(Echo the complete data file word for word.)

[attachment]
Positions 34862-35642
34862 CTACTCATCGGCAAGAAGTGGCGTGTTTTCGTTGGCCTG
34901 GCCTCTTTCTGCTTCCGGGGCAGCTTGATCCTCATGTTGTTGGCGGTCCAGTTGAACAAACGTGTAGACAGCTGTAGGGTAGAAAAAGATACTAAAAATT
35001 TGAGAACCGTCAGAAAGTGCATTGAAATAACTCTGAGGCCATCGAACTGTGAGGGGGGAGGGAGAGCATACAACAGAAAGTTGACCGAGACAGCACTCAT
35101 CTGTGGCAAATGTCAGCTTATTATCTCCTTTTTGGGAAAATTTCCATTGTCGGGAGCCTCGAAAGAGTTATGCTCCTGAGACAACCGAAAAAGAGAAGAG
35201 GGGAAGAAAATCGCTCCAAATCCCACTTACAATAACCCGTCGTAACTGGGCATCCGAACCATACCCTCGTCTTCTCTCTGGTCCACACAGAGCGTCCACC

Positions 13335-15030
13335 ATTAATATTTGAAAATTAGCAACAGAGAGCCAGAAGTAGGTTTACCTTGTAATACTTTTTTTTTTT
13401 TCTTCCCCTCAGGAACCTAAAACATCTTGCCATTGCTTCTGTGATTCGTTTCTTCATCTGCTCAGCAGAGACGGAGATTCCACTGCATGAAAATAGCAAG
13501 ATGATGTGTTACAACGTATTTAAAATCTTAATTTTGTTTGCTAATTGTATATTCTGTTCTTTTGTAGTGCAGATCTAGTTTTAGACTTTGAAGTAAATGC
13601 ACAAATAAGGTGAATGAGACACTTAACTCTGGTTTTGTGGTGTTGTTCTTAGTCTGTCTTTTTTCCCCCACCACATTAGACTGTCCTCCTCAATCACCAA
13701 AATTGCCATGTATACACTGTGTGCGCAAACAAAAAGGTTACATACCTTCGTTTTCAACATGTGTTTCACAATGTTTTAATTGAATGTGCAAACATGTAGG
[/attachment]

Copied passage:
Positions 34862-35642
34862 CTACTCATCGGCAAGAAGTGGCGTGTTTTCGTTGGCCTG
34901 GCCTCTTTCTGCTTCCGGGGCAGCTTGATCCTCATGTTGTTGGCGGTCCAGTTGAACAAACGTGTAGACAGCTGTAGGGTAGAAAAAGATACTAAAAATT
35001 TGAGAACCGTCAGAAAGTGCATTGAAATAACTCTGAGGCCATCGAACTGTGAGGGGGGAGGGAGAGCATACAACAGAAAGTTGACCGAGACAGCACTCAT
35101 CTGTGGCAAATGTCAGCTTATTATCTCCTTTTTGGGAAAATTTCCATTGTCGGGAGCCTCGAAAGAGTTATGCTCCTGAGACAACCGAAAAAGAGAAGAG
35201 GGGAAGAAAATCGCTCCAAATCCCACTTACAATAACCCGTCGTAACTGGGCATCCGAACCATACCCTCGTCTTCTCTCTGGTCCACACAGAGCGTCCACC

Positions 13335-15030
13335 ATTAATATTTGAAAATTAGCAACAGAGAGCCAGAAGTAGGTTTACCTTGTAATACTTTTTTTTTTT
13401 TCTTCCCCTCAGGAACCTAAAACATCTTGCCATTGCTTCTGTGATTCGTTTCTTCATCTGCTCAGCAGAGACGGAGATTCCACTGCATGAAAATAGCAAG
13501 ATGATGTGTTACAACGTATTTAAAATCTTAATTTTGTTTGCTAATTGTATATTCTGTTCTTTTGTAGTGCAGATCTAGTTTTAGACTTTGAAGTAAATGC
13601 ACAAATAAGGTGAATGAGACACTTAACTCTGGTTTTGTGGTGTTGTTCTTAGTCTGTCTTTTTTCCCCCACCACATTAGACTGTCCTCCTCAATCACCAA
13701 AATTGCCATGTATACACTGTGTGCGCAAACAAAAAGGTTACATACCTTCGTTTTCAACATGTGTTTCACAATGTTTTAATTGAATGTGCAAACATGTAGG